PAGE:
|Predictive Analytics & Business Insights 2015|
|I’m honored to be asked by my friends at Altamont-Group to speak on the topic of Competitive Analytics–
Planning and Forecasting is often based on quantitative analysis comparing scenarios based on assumptions of business forces in your future environment. The largest unknown is the future and how your competition will play in that future. What if we could use data to help analyze those future scenarios to make more accurate assumptions. Using technology we can analyze competitive trends in the market place, track sales feedback via win/loss analysis and compare offers in a more analytical manner to eliminate uncertainty for planning.
Contact me for a special guest pricing on Feb 9th and 10th in San Francisco.
|About Predictive Analytics and Business Insights 2015Predictive Analytics & Business Insights 2015 is a vendor-neutral event featuring learning sessions and case studies from some of the leading thought leaders working in analytics and business intelligence today. In today’s marketplace, good analytics are the key differentiator for smarter decision making and gaining competitive advantage. An organization’s ability to harness and leverage the wealth of available organizational data is a key factor in effective, strategic and tactical planning.Predictive Analytics & Business Insights 2015 is a comprehensive learning and networking opportunity designed specifically for business professionals from across functional backgrounds who use analytics in their planning and forecasting process. This comprehensive event combines technical, strategy sessions as well as case studies to display practical usages of predictive and business analytics.
Predictive Analytics & Business Insights 2015 is a unique opportunity for those looking to expand their ability to effectively leverage analytics to predict future events relative to their business. Attendees will instantly realize the difference between this forum and other conferences. Learning sessions are vendor agnostic and there are NO sales pitches. Presentations will be conducted by the most talented corporate experts and thought leaders, both regionally and nationally.
Every sales deal today is really a competitive sales engagement. It is tempting to think that a customer is only considering your product or service. But with the ease of finding out information on the Internet, every customer is researching not just your company, but also your competitors. The fact is that sales people have to face competition, one way or another, in every single deal they encounter. So why do many companies make this a difficult process? Sales people frequently do not have the right competitive sales tools or easy access to competitive sales guidance. Most of the time they have to hunt this information down on their own or build it from scratch.
If this sounds familiar in your company, here are four ways you can alleviate the stress of competitive sales.
27 December, 2013 | Posted in Competitive Sales
You’ve just make a sales pitch to a customer and left their building or hung up the phone with them. Why are they going to remember what you said, and how is it going to encourage them to buy what you are selling? There are of course thousands of different ways to influence a buyer, but they all boil down to having a compelling sales pitch. So how can you make sure that your sales pitch persuades your customer to make a purchase? Keep the three items listed below in mind as you build your pitch, and you will be one step closer to having a more convincing sales pitch.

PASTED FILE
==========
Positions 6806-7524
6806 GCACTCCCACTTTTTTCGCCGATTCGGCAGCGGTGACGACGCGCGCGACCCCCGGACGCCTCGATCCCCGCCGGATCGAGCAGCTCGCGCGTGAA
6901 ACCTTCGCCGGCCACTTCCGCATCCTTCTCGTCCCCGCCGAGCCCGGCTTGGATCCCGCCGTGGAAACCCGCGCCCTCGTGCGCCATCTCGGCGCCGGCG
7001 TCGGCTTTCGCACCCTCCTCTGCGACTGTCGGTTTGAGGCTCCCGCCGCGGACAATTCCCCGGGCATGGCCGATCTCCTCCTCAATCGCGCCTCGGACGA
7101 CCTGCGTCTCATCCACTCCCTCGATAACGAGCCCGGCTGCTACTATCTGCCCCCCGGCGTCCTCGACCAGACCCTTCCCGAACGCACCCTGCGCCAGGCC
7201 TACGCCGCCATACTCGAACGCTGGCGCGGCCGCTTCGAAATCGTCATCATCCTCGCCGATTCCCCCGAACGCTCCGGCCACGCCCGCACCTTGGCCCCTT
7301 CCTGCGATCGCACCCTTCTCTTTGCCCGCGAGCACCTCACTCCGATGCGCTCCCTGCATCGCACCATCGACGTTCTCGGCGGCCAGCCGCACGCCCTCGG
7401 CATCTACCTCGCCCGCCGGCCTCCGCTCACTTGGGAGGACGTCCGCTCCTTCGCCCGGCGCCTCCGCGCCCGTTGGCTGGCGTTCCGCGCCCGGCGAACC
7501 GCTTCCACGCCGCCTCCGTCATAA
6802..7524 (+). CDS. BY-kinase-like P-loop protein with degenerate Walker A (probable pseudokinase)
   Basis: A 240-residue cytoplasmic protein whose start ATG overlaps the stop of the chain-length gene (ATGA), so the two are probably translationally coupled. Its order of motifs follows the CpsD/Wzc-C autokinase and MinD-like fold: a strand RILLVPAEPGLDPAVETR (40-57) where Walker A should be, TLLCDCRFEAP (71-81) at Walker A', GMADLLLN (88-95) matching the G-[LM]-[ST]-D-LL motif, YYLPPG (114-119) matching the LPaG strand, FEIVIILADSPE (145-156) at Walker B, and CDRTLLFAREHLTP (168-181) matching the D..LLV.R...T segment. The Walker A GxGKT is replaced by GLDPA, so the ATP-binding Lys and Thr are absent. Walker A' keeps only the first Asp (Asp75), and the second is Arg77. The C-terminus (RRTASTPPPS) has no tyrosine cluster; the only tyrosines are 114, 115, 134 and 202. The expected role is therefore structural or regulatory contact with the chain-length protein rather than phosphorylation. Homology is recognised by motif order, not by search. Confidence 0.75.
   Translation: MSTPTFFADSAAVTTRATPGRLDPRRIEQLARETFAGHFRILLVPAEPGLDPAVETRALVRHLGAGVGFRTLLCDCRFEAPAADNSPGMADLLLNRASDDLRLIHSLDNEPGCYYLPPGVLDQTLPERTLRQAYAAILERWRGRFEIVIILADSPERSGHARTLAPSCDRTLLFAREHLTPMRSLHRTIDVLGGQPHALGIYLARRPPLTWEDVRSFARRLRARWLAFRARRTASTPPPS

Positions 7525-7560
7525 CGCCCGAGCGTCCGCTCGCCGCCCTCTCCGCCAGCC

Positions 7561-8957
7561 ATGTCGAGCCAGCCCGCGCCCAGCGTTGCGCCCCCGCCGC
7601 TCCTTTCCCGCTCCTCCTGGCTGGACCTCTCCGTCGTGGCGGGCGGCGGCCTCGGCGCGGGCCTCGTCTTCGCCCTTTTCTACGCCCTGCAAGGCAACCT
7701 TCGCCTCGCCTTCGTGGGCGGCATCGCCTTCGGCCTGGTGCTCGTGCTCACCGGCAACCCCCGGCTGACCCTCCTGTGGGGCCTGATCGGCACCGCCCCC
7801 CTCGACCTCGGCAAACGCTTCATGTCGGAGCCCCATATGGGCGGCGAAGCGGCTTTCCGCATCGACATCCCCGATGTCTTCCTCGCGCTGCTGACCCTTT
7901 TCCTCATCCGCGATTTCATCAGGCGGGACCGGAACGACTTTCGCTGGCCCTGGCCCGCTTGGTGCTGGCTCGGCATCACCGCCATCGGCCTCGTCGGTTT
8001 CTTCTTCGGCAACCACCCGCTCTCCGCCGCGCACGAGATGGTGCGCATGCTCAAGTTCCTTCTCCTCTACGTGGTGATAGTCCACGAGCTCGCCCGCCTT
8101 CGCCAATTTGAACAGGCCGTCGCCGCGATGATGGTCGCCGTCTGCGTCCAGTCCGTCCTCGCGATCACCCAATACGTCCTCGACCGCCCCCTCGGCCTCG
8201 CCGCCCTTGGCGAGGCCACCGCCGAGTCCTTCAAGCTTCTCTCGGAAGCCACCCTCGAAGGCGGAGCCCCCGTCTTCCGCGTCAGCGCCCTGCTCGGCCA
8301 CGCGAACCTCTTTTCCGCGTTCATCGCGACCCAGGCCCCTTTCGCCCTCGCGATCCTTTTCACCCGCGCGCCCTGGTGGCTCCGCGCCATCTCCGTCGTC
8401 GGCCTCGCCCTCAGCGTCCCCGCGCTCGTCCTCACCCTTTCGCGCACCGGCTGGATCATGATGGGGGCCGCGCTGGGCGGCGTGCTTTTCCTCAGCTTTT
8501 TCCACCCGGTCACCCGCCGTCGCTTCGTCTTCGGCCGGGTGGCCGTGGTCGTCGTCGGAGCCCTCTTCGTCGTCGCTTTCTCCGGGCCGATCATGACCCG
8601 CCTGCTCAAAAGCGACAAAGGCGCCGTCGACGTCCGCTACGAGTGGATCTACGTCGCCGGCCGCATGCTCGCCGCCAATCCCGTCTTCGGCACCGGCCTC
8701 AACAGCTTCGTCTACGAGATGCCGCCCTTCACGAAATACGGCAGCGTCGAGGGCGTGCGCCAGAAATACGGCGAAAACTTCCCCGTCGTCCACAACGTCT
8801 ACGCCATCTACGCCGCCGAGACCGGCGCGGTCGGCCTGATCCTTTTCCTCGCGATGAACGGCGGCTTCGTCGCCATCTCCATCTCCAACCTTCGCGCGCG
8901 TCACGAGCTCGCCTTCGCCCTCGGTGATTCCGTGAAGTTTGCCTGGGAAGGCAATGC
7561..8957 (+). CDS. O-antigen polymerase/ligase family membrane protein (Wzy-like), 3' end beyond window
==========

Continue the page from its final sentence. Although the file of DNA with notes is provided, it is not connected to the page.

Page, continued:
Imagine this scenario: you are a sales person having a drink with a friend who works for a competitor. Your friend is also a sales person, and is lamenting how every time she approaches a potential client’s office, she sees a “No solicitors, please” sign on the door. So she turns away and heads to the next lead on her list, only to find the same situation. You feel sorry for her and suggest that she might be approaching the wrong type of customer, and you ask whom she has visited recently. She lists several company names, and to your amazement, they are all clients that you were successful with in the past few months. However, you had no trouble and never experienced the “No solicitors” sign.
I remember when my 16 year-old daughter got her driver’s license. She took her lessons, practiced on the road, and passed the test. Thrilled at her success and potential for independence, her demeanor about driving quickly changed. The cautious girl behind the wheel that I gave lessons to only a few short weeks prior, suddenly, apparently, was granted knowledge of everything there is to know about safe driving. “I don’t need to buy insurance because I won’t get in an accident!” “I’m very careful so there’s nothing to worry about.” Those of you with teenagers are probably familiar with this scenario. All the warnings in the world about safe driving techniques and accidents couldn’t deter her. She had the “It won’t happen to me syndrome.” Of course, several weeks later she got in her first fender-bender and was dumb-found on how it could have happened.